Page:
Am J Public Health Nations Health. 1968 Nov;58(11):2121-36
Publication Type
Article
Date
Nov-1968
Author
M R Greenlick
B J Darsky
Source
Am J Public Health Nations Health. 1968 Nov;58(11):2121-36
Date
Nov-1968
Language
English
Publication Type
Article
Keywords
Adolescent
Adult
Aged
Child
Child, Preschool
Drug Prescriptions - utilization
Drug Therapy
Drug Utilization
Female
Financing, Personal
Health Expenditures
Humans
Infant
Insurance, Pharmaceutical Services - utilization
Male
Middle Aged
Ontario
Notes
Cites: Public Health Rep. 1966 Oct;81(10):938-404959415
Cites: J Health Hum Behav. 1963;4:14-2214015364
PubMed ID
4972373 View in PubMed
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Prescription drug benefits and Canada's uninsured.

https://arctichealth.org/en/permalink/ahliterature173173
Source
Int J Law Psychiatry. 2005 Sep-Oct;28(5):496-513
Publication Type
Article
Author
Carolyn S Dewa
Jeffrey S Hoch
Leah Steele
Author Affiliation
Centre for Addiction and Mental Health, Health Systems Research and Consulting Unit, 250 College St, Toronto, Ontario, and University of Toronto, Department of Psychiatry, Canada. carolyn_dewa@camh.net
Source
Int J Law Psychiatry. 2005 Sep-Oct;28(5):496-513
Language
English
Publication Type
Article
Keywords
Adult
Aged
Canada
Cross-Sectional Studies
Data Collection
Female
Humans
Insurance, Pharmaceutical Services - utilization
Male
Medically Uninsured
Mental disorders
Middle Aged
National Health Programs - legislation & jurisprudence
Psychotropic Drugs
Universal Coverage
Abstract
The Canada Health Act provides a framework for the Canadian health system and a mechanism for federal healthcare funds to flow to the provinces. Presently, the Canada Health Act covers medically necessary hospital, physician and surgical-dental as well as limited long-term care services, but not prescription medication. Though not mandated, each province has chosen to also develop a prescription drug benefit plan. These plans differ with respect to the groups that are covered and the type of coverage provided. In this paper, we describe the key structural elements of the various provincial plans. In addition, using a population-based national health and mental healthcare survey of 33,000 Canadians, we explore the characteristics of the population currently not covered by prescription drug benefits. Finally, we look at a sub-population of Canadians with mental illness with regard to their insurance coverage and use of prescription drugs. Our findings suggest that drug coverage within provinces is working for individuals with chronic physical conditions only. The findings herein reaffirm the need for a national strategy, support the notion that prescription drug coverage is important, and raise questions about the role of employers in providing these benefits.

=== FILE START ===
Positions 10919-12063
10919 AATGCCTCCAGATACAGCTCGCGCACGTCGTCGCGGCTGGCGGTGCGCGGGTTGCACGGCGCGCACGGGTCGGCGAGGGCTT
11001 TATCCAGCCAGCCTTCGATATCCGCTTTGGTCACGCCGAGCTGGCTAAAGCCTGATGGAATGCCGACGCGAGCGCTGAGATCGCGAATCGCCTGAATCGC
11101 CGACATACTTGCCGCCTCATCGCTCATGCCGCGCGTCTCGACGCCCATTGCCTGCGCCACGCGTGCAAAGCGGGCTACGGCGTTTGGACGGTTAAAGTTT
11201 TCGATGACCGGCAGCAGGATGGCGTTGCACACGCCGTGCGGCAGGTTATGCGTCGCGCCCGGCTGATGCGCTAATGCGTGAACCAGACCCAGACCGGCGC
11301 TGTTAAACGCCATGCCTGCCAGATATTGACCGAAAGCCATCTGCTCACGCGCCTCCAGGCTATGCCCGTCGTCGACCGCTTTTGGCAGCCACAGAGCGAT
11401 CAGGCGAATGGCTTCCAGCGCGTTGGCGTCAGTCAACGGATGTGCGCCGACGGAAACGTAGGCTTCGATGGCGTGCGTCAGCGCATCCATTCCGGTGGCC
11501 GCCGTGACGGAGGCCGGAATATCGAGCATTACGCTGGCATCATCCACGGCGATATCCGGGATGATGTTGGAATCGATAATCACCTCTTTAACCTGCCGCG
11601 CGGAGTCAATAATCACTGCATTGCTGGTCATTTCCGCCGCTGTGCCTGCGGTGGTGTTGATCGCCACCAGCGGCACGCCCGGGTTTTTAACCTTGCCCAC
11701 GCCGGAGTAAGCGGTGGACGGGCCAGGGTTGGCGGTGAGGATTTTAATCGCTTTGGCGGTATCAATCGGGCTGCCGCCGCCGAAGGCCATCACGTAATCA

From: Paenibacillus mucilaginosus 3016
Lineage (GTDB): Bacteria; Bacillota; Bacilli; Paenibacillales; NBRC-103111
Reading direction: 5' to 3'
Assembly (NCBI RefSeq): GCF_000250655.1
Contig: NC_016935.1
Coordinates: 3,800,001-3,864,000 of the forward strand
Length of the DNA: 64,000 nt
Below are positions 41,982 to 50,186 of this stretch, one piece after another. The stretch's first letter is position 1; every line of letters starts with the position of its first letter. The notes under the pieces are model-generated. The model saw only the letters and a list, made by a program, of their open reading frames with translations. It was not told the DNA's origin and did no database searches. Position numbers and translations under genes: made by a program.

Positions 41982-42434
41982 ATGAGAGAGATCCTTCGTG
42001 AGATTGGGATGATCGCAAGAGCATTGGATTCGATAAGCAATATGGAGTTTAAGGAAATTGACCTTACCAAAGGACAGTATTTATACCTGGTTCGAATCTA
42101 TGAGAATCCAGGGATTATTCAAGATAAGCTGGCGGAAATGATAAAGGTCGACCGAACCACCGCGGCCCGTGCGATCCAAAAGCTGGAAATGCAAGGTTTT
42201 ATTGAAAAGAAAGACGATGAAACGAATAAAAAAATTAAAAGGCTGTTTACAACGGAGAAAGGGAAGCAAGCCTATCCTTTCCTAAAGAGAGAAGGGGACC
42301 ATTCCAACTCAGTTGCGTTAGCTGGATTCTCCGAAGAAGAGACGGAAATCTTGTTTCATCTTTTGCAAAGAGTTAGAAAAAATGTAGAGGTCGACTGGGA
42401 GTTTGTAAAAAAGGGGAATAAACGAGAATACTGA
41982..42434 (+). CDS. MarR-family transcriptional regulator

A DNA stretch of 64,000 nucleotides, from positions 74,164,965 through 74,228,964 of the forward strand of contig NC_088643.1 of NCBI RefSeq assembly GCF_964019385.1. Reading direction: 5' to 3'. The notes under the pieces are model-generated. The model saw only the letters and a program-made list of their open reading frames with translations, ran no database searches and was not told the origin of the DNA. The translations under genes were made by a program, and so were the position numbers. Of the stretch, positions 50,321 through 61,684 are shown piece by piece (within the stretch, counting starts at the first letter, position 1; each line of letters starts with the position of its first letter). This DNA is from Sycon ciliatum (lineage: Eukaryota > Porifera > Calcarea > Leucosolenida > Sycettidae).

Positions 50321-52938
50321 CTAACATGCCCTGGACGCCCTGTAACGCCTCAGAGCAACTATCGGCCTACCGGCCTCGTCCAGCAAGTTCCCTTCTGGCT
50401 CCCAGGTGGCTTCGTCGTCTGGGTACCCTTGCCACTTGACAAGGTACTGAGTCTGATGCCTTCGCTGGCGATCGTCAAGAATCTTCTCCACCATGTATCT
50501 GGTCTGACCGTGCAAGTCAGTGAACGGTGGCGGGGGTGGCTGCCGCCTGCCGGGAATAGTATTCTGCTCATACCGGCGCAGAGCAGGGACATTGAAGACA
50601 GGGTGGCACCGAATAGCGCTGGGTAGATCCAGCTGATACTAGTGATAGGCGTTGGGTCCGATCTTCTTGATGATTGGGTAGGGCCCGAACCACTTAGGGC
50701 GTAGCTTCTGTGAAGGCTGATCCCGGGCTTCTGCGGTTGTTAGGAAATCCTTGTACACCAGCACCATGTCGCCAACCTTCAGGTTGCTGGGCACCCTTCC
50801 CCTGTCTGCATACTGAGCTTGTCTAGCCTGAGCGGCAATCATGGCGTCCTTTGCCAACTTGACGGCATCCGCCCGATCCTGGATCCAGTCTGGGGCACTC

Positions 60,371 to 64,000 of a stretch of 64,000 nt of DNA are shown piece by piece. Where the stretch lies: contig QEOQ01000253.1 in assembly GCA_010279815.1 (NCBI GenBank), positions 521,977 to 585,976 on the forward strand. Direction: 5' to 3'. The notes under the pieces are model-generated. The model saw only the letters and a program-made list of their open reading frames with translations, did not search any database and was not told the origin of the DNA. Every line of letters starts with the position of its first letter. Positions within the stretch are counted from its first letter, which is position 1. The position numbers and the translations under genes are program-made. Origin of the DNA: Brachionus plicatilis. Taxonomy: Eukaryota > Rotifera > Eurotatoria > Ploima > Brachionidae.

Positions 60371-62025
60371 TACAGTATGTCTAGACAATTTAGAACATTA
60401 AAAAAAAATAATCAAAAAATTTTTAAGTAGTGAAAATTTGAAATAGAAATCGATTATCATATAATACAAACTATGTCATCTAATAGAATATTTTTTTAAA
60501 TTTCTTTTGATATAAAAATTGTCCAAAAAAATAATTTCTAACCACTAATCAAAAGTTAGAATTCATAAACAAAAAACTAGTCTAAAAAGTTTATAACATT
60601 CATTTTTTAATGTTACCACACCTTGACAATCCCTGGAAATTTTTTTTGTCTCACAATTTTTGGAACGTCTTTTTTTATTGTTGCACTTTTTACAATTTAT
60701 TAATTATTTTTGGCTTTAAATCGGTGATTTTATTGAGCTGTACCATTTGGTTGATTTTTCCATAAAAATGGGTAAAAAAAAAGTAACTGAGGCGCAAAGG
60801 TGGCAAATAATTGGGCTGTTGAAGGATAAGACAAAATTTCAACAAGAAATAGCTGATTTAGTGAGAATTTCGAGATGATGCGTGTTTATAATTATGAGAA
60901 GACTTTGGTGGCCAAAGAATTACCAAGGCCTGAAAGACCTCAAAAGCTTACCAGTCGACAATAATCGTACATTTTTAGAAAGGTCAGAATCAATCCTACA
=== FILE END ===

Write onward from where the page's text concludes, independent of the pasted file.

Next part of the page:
PubMed ID
16125777 View in PubMed
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Pharmacy provision of emergency contraception: the Ontario emergency contraception pilot project.

https://arctichealth.org/en/permalink/ahliterature182922
Source
J Obstet Gynaecol Can. 2003 Nov;25(11):923-30
Publication Type
Article
Date
Nov-2003
Author
Sheila Dunn
Thomas E R Brown
Marsha M Cohen
Rhonda Cockerill
Kris Wichman
Nancy Weir
Anna Pancham
Author Affiliation
Regional Women's Health Centre, Sunnybrook and Women's College Health Sciences Centre, Toronto, ON, Canada.
Source
J Obstet Gynaecol Can. 2003 Nov;25(11):923-30
Date
Nov-2003
Language
English
Publication Type
Article
Keywords
Adolescent
Adult
Contraceptives, Oral - administration & dosage
Contraceptives, Postcoital - administration & dosage
Emergency Treatment
Female
Health Services Accessibility
Humans
Middle Aged
Ontario
Pharmaceutical Services - utilization
Pilot Projects
Pregnancy - drug effects
Time Factors
Abstract
To develop and evaluate a program to provide emergency contraception (EC) directly in pharmacies that would recruit and train pharmacists and physician partners, and inform women about the availability of EC in pharmacies.
Pharmacists and physicians working in the Scarborough, Rexdale, and North York regions of Toronto were recruited to receive a training program on EC. The pharmacists in each pharmacy were linked with a designated physician who retrospectively authorized prescriptions provided under the protocol. Client eligibility for EC was determined using a self-administered questionnaire that was reviewed by the pharmacist. A poster and radio campaign advertised the service, and a telephone hotline informed users of their nearest participating pharmacy. Data on the client's age, reasons for requesting EC, time elapsed from intercourse until presentation, and requests for follow-up referral were analyzed using descriptive methodology. User satisfaction was determined through a mail-back questionnaire.
A total of 146 pharmacists practising in 40 pharmacies were linked with 34 physicians. In the 1 year of the project, 6931 prescriptions for EC were provided. Fifty-four percent of the women accessed EC within 24 hours of intercourse. The majority of women were very satisfied with the service, and 21.1% indicated that had they not obtained EC in this way, they would not have obtained it elsewhere. More information about birth control was desired by 10.2% of the women.
Direct pharmacist provision of EC is an effective pregnancy-prevention strategy that is well accepted by the women who access it.
PubMed ID
14608442 View in PubMed
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Clinical and economic consequences of a reimbursement restriction of nebulised respiratory therapy in adults: direct comparison of randomised and observational evaluations.